To effectively utilise the time available in a Vine it’s crucial you have a very clear message. The Vines that have been successful or gone viral are the ones that make it very clear what point they are making. Stick to one idea and make sure it’s easy to understand. Diabetes UK did a fantastic job of this by using magnetic letters to help raise awareness of their 4Ts campaign– the four symptoms of Type 1 diabetes.
Humanise your organisation
Your audience have a personal affiliation with charities and seeing the people who do all the hard work can only add to that. You could easily use Vine to introduce your team members, show the person who is busy replying to all those Facebook messages or who came up with your latest campaign. Diabetes UK, who was one of the first charities to utilise Vine, did this really well by not only showing their team but engaging with their audience by thanking specific users for their donation.
Charities are always looking for new and innovative ways to fundraise online and get their supporters to donate. BBC Children in Need created a really simple Vine showing how easy it is to make a donation online.
You can also create a simple call to action to inform your audience what you’d like them to do. Tenovus did this by informing their supporters they needed clothing donations and asking them to donate.
Engage with your audience
Because Vines are so easy to do, why not encourage your audience to create their own Vines inspired by yours? Asthma UK blogged about their involvement with Vine and encouraged their supporters to create a Vine video detailing whatthey’d do if a cure for Asthma was found. This fitted nicely into their wider marketing strategy for their #AsthmaCure campaign.
Create content that is genuine, compelling and engaging
Like any content you produce for your charity, the focus should be on quality not quantity. Vine will only be successful if the messages you put across are genuine and you aren’t just creating Vines because it’s the new ‘on trend’ thing to do. Ensue your Vines have a point or a clear call-to-action like this one from the Dogs Trust:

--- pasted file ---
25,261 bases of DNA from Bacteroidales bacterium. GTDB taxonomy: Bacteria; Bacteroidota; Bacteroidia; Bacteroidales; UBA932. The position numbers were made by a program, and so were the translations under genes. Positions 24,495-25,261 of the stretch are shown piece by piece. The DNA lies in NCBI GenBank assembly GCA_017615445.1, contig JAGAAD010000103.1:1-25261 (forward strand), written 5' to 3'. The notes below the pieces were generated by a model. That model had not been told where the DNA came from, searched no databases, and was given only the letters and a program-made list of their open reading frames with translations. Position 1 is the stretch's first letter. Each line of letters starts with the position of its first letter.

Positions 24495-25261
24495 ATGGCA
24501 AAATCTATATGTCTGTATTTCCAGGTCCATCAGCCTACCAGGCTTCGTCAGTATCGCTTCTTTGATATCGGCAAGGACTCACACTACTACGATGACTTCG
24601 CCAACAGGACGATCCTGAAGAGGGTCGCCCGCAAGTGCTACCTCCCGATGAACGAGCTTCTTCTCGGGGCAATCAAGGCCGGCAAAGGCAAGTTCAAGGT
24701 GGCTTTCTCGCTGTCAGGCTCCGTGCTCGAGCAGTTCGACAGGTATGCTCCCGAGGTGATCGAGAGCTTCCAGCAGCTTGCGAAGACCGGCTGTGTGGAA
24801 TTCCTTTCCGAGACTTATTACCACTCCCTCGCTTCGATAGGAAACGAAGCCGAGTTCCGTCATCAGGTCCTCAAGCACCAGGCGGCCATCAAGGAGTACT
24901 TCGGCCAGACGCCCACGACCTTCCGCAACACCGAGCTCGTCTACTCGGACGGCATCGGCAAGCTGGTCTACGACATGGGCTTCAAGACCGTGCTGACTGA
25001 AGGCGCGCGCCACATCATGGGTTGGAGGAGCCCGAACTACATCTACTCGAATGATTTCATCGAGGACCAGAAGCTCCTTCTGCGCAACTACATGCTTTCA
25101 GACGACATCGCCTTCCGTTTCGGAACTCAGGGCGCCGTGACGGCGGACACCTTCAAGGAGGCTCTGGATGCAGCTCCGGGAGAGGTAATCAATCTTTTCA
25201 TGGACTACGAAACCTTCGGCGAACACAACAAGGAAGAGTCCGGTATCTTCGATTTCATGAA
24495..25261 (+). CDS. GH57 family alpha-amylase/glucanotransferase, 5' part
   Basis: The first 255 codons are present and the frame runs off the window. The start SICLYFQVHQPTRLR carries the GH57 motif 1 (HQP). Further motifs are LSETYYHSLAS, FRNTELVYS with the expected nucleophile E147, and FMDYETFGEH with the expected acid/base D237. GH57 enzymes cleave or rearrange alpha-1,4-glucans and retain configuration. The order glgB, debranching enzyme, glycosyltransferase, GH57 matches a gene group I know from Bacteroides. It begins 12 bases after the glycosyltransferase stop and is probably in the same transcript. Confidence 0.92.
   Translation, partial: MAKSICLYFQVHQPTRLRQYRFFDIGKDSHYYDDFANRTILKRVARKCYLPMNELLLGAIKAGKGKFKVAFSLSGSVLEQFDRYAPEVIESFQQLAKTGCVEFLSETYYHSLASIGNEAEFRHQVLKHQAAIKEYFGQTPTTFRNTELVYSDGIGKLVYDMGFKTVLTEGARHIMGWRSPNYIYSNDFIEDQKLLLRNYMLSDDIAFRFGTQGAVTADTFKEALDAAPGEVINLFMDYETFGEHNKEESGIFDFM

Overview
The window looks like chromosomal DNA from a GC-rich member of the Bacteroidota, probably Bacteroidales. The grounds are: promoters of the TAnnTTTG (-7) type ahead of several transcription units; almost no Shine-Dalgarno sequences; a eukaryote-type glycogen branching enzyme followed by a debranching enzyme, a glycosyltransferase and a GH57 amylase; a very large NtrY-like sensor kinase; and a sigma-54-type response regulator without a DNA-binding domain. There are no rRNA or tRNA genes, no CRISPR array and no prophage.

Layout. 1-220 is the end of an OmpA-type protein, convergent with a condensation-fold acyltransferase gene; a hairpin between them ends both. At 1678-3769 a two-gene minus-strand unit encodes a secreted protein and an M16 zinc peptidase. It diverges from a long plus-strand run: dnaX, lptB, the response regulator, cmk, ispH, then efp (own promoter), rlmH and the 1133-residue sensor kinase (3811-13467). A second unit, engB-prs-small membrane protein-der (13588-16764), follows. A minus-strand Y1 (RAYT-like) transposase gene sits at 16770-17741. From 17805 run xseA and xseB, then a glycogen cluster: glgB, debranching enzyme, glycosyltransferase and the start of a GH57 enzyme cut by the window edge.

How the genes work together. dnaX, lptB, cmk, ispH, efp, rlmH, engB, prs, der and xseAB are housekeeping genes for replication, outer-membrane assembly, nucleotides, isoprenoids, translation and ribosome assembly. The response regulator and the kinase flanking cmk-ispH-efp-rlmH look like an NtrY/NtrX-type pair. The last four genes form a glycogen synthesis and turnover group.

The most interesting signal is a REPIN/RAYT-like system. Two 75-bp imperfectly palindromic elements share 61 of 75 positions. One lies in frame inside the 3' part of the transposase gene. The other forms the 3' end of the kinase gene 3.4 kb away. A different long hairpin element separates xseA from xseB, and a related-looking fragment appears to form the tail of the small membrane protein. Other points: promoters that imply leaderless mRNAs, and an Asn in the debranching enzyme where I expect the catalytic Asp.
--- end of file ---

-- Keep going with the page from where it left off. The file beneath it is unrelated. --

Keep it simple
Successful Vines are the ones that are simple. Ask yourself what the purpose of creating the video is and what you want your audience to do with it. Is it to communicate a message? Are you asking them to donate? Make it clear what you want them to do. Marie Curie released a Vine on Valentine’s Day showing a heart being made out of daffodils. This was a great idea as it was topical but they also made it clear that the purpose of the video was to remind supporters to donate.
The whole point of Vine is that it looks rough around the edges. Sure, there are some amazing Vines created by animators and designers but don’t feel you have to compete with them. Embrace the DIY aspect of the tool and spend the majority of your time focusing on the message you want to get across rather than making those six seconds as slick as a TV ad.
Should your charity use Vine?
Vine is undoubtedly a quirky and exciting tool but ask yourself, does quirky represent what your brand is about? Rather than thinking “Argh another tool I have to use” start thinking about the different social media platforms as a range of tools you can pick and choose from. You don’t have to use them all; you can simply choose which ones are the right fit for your organisation. With Vine, ask yourself whether it will allow you to get across your key messages; will you be able to create good quality content; will it fit in with the rest of your marketing strategy; and, most importantly, do you have the time and resource to put into creating Vines? If the answer is yes – then start getting creative!
Has your charity started using Vine? Leave your links below – we’d love to see what you’ve created. What do you think about Vine? Will you be giving it a go? Do you think it’s just a fad? Share your thoughts and opinions in the comment box below.